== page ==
How Hospitality Employers Can Help Workers Recover from Long-Term Unemployment

Using technology for training, providing early access to wages, and offering flexible scheduling are all tools hospitality companies can offer.
a person standing in front of a computer

As of September 2021, 34% of unemployed Americans have been without work for at least 27 weeks — what the U.S. Bureau of Labor and Statistics defines as “long-term unemployment.” Many of these individuals now have piles of bills and debts to pay off, and unfortunately, the one-time signing bonus many frontline jobs are beginning to offer isn’t enough to recover.

With job openings in hospitality on the rise, people will be more easily able to find employment or return to their old jobs at hotels, restaurants, and travel companies. However, long-term unemployment causes financial and emotional strain, and returning to work isn’t always an easy process. Those who have been without a job need employers that can provide financial stability, flexibility, and the right tools to get their jobs done effectively.

Long-term unemployment hinders a lasting recovery

Leisure and hospitality businesses were hit hardest by the COVID-19 pandemic — the sector laid off more than 3.6 million workers in 2020. Millions of people claimed unemployment benefits during this period, but extended pandemic federal benefits ended in early September 2021. This has left many people unable to pay bills and savings accounts depleted, resulting in lower credit scores and financial hardship.

In addition to bills, debts and mortgages to pay, long-term unemployment often causes psychological challenges including low self-esteem, difficulty concentrating or sleeping, and fears of repeating past job mistakes. These concerns can carry over to subsequent jobs and make returning to work difficult for many. In fact, people are more likely to leave the workforce indefinitely after six months of unemployment.

It also doesn’t help that employers sometimes overlook qualified applicants due to employment gaps on their resumes. But in reality, long-term unemployed applicants may be willing to start sooner or relocate for a job, making them strong candidates for positions that are typically difficult to fill. Hiring long-term unemployed candidates can also be beneficial to organizations because it reduces overall unemployment in their surrounding communities. Additionally, organizations can work with government agencies that help unemployed people find work, reducing recruiting efforts and costs.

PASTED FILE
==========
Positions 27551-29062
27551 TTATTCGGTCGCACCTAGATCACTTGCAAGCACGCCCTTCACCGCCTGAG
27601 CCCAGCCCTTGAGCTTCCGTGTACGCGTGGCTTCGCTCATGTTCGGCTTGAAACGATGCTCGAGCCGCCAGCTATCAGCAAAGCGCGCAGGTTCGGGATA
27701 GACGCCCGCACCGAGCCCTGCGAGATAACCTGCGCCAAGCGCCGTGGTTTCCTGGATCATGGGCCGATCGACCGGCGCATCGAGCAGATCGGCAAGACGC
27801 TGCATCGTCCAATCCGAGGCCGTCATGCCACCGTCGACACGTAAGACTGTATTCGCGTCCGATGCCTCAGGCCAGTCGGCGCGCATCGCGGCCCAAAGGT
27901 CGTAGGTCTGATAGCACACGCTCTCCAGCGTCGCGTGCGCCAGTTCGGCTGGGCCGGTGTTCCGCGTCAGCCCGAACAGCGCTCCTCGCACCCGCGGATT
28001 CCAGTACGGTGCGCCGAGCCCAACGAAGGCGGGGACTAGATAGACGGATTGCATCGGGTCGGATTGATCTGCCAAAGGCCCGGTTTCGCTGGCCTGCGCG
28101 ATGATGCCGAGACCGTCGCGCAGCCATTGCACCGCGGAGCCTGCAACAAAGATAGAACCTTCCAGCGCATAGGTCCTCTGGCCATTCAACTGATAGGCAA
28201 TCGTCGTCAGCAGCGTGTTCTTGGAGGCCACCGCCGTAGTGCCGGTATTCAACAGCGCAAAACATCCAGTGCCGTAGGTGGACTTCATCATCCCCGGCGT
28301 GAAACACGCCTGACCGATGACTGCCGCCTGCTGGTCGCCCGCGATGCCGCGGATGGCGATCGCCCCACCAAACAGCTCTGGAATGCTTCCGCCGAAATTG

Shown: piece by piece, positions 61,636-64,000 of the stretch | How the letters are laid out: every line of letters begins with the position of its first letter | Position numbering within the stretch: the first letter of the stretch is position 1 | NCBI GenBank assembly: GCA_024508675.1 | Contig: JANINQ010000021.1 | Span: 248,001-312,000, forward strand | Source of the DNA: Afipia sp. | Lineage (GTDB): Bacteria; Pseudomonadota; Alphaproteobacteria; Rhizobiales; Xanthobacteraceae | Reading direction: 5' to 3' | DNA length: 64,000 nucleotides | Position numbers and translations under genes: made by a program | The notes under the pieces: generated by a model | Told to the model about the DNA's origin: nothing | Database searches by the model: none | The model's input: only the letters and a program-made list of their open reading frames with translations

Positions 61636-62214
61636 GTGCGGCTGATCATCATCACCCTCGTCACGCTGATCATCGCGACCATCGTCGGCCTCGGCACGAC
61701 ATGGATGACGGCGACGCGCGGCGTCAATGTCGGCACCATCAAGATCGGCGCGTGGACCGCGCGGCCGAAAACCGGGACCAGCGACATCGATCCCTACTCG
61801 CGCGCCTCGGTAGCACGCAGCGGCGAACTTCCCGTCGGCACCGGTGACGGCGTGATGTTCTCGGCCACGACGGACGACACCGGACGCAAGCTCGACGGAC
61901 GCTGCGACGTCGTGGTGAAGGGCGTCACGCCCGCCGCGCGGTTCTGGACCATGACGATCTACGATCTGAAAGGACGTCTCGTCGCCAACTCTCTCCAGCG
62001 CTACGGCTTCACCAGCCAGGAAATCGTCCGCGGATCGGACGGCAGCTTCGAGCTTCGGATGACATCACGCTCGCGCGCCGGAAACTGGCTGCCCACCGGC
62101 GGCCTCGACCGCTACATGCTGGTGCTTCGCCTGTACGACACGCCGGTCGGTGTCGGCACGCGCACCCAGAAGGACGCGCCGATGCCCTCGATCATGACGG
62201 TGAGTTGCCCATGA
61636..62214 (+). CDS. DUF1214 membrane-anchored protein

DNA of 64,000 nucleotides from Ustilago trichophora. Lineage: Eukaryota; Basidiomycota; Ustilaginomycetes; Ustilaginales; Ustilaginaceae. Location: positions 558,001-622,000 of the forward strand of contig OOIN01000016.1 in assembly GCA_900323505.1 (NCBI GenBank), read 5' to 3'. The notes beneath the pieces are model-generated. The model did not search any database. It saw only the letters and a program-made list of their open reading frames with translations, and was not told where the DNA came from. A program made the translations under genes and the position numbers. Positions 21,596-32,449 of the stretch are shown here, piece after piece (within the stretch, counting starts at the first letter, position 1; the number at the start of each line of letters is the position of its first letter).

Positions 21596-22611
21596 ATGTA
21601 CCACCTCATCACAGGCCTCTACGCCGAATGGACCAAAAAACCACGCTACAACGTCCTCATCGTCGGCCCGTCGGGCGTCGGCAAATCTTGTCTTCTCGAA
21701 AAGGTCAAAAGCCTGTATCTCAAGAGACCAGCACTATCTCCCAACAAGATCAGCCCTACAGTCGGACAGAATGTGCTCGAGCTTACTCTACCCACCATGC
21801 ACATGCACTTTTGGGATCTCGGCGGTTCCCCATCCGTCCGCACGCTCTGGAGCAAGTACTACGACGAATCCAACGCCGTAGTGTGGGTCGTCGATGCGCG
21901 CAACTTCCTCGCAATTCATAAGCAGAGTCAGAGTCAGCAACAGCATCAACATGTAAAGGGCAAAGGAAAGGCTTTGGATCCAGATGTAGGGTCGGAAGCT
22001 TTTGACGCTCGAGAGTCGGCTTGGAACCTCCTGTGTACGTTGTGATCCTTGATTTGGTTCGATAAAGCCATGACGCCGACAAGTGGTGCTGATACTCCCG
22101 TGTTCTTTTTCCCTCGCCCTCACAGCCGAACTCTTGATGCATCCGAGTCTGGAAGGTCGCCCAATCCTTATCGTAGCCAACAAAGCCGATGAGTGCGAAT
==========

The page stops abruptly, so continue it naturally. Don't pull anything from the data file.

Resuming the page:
3 ways you can help long-term unemployed talent succeed

So, you’ve found a qualified candidate to work at your hotel, restaurant, or travel company. Great job. Now, to ensure they succeed, you need to provide them with the flexibility and stability to recover from long-term unemployment as well as sufficient onboarding and training.

Specifically, here are three things you can do to empower your employees to succeed in their new roles and recover from long-term unemployment.

  1. Train employees with digital workplace technology. Strong onboarding processes can improve new hire retention by 82% and save your organization time and money, so it’s critical to provide employees with the right resources and trainings. Using a digital workplace platform enables you to centralize training tools, which makes it easier for employees to access modules from their mobile devices. 

    You can even offer badges to employees for completing different modules to create a more engaging experience. And if your business has multiple locations, you can create a more flexible workforce by standardizing training. With standardized training, employees can easily switch between locations to pick up additional shifts.
  2. Provide early access to wages. Although your ability to provide higher wages may be limited, a digital workplace allows you to offer employees early access to earned wages. Equipping workers with early access to a percentage of their paycheck (with zero fees) can financially empower them to pay off urgent debts. This benefit acts as a strong motivating factor that ensures shift coverage, improving labor utilization. Studies prove that debt is linked to stress and anxiety, so helping employees pay off bills can reduce stress and improve their job performance.
  3. Offer flexible scheduling. It can be difficult to distinguish a common cold from COVID-19 — and going into work sick is a risk no one should have to take. But for someone overwhelmed with debt, they might feel like going to work with a runny nose is their only option. Offering your employees the ability to seamlessly swap shifts protects their income, reduces financial stress, and promotes wellness in the workplace.

Given the current hospitality labor shortage, you can’t afford to overlook job candidates with employment gaps on their resumes. Instead, equip them with the digital tools and flexibility they need to recover from long-term unemployment. In addition to adequately staffing your business, you’ll improve processes and efficiencies — and create a happier and more engaged workforce.